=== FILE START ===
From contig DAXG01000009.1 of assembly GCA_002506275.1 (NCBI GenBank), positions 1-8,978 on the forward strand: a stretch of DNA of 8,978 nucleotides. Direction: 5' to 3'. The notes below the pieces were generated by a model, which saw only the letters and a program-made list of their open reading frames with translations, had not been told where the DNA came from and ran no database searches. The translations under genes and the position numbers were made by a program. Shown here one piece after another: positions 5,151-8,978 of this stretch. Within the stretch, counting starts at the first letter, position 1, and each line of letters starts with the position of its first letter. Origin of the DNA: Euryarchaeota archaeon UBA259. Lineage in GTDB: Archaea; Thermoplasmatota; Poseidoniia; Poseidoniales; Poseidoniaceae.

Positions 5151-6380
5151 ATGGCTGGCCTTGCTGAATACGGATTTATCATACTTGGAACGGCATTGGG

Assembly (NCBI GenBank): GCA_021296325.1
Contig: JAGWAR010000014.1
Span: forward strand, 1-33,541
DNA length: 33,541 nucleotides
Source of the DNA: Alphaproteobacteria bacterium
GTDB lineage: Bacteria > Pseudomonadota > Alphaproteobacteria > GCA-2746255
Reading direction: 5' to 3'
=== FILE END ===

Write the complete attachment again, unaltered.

From contig DAXG01000009.1 of assembly GCA_002506275.1 (NCBI GenBank), positions 1-8,978 on the forward strand: a stretch of DNA of 8,978 nucleotides. Direction: 5' to 3'. The notes below the pieces were generated by a model, which saw only the letters and a program-made list of their open reading frames with translations, had not been told where the DNA came from and ran no database searches. The translations under genes and the position numbers were made by a program. Shown here one piece after another: positions 5,151-8,978 of this stretch. Within the stretch, counting starts at the first letter, position 1, and each line of letters starts with the position of its first letter. Origin of the DNA: Euryarchaeota archaeon UBA259. Lineage in GTDB: Archaea; Thermoplasmatota; Poseidoniia; Poseidoniales; Poseidoniaceae.

Positions 5151-6380
5151 ATGGCTGGCCTTGCTGAATACGGATTTATCATACTTGGAACGGCATTGGG

Assembly (NCBI GenBank): GCA_021296325.1
Contig: JAGWAR010000014.1
Span: forward strand, 1-33,541
DNA length: 33,541 nucleotides
Source of the DNA: Alphaproteobacteria bacterium
GTDB lineage: Bacteria > Pseudomonadota > Alphaproteobacteria > GCA-2746255
Reading direction: 5' to 3'